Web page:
If you've seen it, you'll know what I mean when I say the St Pancras hotel needs no introduction. It's one of those Victorian monsters that grabs you by the lapels, slaps you round the face and screams "Gothic revival". I remember the first time I stumbled onto the Euston Road and found this derelict Bluebeard's Castle looming out of the darkness. Like some crazed outpatient from architecture school, I asked a passer-by what it was. "Oh, just a disused train station," they said. "It's where British Rail store their spoons." Spoons!
That was 10 years ago. This coming Thursday, thanks to a £200m restoration, the former Midland Grand Hotel officially reopens as a luxury hotel, the retro face of Eurostar's sparkling new terminal. It's not all hotel though – 67 multi-million pound apartments occupy it from the second floor up. But the ground and first floors are the centrepiece of a five-star Marriott Renaissance. A new redbrick block has been discreetly built to the west of the train concourse, which houses the bulk of the 245 bedrooms.
The story of the St Pancras is one of superlatives and extremes. It's so extraordinary it could be made into a film, though the cast would be a bit weird, starring John Betjeman and the Spice Girls. It begins in the 1860s, when Victorian expansionism was in full swing. Lord Palmerston, the Foreign Secretary, had turned down Gilbert George Scott's designs for a Gothic Foreign Office. But when the builders of the new Midland Railway line announced a competition to design a hotel at its terminus, Scott fished out his plans and resubmitted them. Industrialists, being more interested in showing off than civil servants, were thrilled, and Scott won.
Sadly, the glory days were short-lived. Though it offered the first room in the world where women could smoke in public and the first public revolving door, it was eclipsed when the 20th century brought a new wave of luxury hotels, such as The Savoy and The Dorchester, which boasted electric lifts and hot running water (the Midland Grand had only eight bathrooms). The hotel closed in 1935 and was used as office space. By the 1960s, the building was an empty white elephant; earmarked for demolition.
The poet John Betjeman said St Pancras was "too beautiful and too romantic to survive", but after a long campaign he saved it for the nation. Again it was requisitioned as office space but fell into disrepair and lay empty until the Manhattan Loft Company bought it six years ago.
Curiously, the Spice Girls filmed the video for "Wannabe" on its main staircase – which emerges as one of the highlights of the six-year restoration, its gold leaf and heritage red and green fleur-de-lis stencils shining brilliantly once again. Also impressive is the glazed entrance lobby, housed in what used to be the taxi rank. The wood-panelled ticketing office is now a lively bar and brasserie, which links the hotel to the train concourse. A Marcus Wareing restaurant will open on Thursday, along with a spa, when the red ribbon is cut at the grand opening. For architectural historians and train buffs, there are few more exciting places to stay; the question is whether they can afford it.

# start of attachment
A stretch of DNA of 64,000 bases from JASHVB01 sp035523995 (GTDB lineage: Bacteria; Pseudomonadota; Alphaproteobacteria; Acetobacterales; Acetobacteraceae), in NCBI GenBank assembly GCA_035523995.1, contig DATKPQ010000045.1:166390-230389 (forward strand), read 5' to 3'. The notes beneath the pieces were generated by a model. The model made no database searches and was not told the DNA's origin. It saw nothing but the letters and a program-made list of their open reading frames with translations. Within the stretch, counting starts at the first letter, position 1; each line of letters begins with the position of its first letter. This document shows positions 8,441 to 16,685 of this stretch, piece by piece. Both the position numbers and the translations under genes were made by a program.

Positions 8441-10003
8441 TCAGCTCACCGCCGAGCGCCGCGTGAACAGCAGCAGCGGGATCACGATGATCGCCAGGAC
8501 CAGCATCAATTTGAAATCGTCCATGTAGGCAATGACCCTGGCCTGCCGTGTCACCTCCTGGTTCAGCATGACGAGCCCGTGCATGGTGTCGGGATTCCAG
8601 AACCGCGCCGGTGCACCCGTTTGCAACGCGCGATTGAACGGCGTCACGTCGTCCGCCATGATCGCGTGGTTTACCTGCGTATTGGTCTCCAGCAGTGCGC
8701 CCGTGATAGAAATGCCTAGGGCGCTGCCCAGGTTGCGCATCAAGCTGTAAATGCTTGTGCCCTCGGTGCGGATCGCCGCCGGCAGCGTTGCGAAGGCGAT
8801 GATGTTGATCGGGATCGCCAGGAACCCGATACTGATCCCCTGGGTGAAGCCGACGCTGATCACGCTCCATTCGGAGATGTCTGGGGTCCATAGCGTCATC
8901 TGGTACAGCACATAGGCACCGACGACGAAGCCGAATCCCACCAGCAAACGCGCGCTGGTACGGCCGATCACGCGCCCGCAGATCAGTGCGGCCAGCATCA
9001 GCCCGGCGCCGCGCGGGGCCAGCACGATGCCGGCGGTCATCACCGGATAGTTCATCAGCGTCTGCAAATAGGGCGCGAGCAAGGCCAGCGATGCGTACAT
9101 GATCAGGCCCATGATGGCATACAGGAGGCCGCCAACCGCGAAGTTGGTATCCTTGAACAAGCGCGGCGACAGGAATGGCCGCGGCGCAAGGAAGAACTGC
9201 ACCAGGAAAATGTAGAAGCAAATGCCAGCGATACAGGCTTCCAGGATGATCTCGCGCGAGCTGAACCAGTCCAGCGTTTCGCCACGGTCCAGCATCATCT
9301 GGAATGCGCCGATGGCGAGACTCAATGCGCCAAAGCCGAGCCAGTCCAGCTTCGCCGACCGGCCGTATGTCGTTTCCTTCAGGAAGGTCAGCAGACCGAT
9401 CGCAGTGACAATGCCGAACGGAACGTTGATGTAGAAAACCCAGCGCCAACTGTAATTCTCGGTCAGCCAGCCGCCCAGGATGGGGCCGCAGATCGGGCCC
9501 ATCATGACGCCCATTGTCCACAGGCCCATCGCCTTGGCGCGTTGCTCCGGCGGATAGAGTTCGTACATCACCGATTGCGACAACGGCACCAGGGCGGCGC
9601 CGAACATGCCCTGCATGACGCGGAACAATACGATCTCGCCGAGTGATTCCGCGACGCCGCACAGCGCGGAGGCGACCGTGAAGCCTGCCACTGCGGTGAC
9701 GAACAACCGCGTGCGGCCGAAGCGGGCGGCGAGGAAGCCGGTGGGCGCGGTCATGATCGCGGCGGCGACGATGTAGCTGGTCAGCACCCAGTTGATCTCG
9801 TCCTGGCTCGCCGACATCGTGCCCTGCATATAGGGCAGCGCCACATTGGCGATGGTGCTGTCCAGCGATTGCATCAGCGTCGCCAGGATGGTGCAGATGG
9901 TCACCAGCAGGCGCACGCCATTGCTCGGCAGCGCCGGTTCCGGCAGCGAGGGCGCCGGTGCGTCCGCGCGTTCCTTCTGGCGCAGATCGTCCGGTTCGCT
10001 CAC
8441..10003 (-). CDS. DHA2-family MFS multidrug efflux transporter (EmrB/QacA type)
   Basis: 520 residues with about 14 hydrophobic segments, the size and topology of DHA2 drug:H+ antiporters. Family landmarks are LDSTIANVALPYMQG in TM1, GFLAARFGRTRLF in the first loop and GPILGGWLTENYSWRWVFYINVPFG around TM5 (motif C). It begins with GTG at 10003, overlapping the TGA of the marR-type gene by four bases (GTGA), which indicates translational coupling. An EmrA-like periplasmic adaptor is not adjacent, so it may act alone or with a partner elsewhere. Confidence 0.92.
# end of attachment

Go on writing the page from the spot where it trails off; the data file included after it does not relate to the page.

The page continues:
As the terminus for Eurostar to Paris and Brussels, East Midlands Trains to Derby and Sheffield and the high-speed Javelin services to Kent, St Pancras is ideally located for travellers passing through town. It boasts a spacious conference centre, making it a good venue for business meetings for British as well as European firms. But no matter how impressive the architecture, this is still King's Cross – and the "wrong" side of the six-lane Euston Road. With forthright competition from London's other great five-star hotels, ranging from the Park Lane favourites to the re-born Savoy, the moneyed elite are spoiled for choice.
It is difficult to imagine that the lavish Royal suite with its £46,000 wallpaper, copied from an original panel found underneath a mirror, will be occupied every night at the rack rate of £12,000 per night.
The 207 rooms in Barlow House certainly have a corporate feel. The best options are the 38 rooms in the main building, called the Chambers Club.
Arranged along either side of a corridor, they are designed to be wide enough to accommodate two passing Victorian women wearing full ball gowns and bustles. Because they're on the first floor, all rooms are double height, which for the smaller ones can create the effect of being in a Victorian lavatory. However, the space has been cleverly broken up by the installation of a room within the room, for the bathroom. These are classically decorated in simple creams with silver fittings and clad in the most beautiful Carrara marble, streaked black and white like Roquefort. The bedroom walls are a muted shade of dove grey, with heavy curtains covering the original stone-mullioned windows. A butler is permanently stationed outside or you can make use of a lounge on the ground floor which serves light meals and drinks, including an electronic wine dispenser.
If you'd rather stay in your room, the modern facilities of a luxury hotel – plasma TVs and 24-hour room service – are there, plus free minibars in the Chambers rooms. Although marginally smaller, it's worth asking for a room on the concourse side, since the Eurostar trains pull right up to your window. This is the best in-house entertainment: to sit in a fluffy dressing gown at your window, watching the trains come and go to Paris. Betjeman was right: St Pancras is beautiful and romantic – let's hope it can survive this time.
St Pancras Renaissance Euston Road, London NW1 2AR (020-7841 3540; marriott.co.uk).
Double rooms start at £360 including breakfast, rising to £600 in the Chambers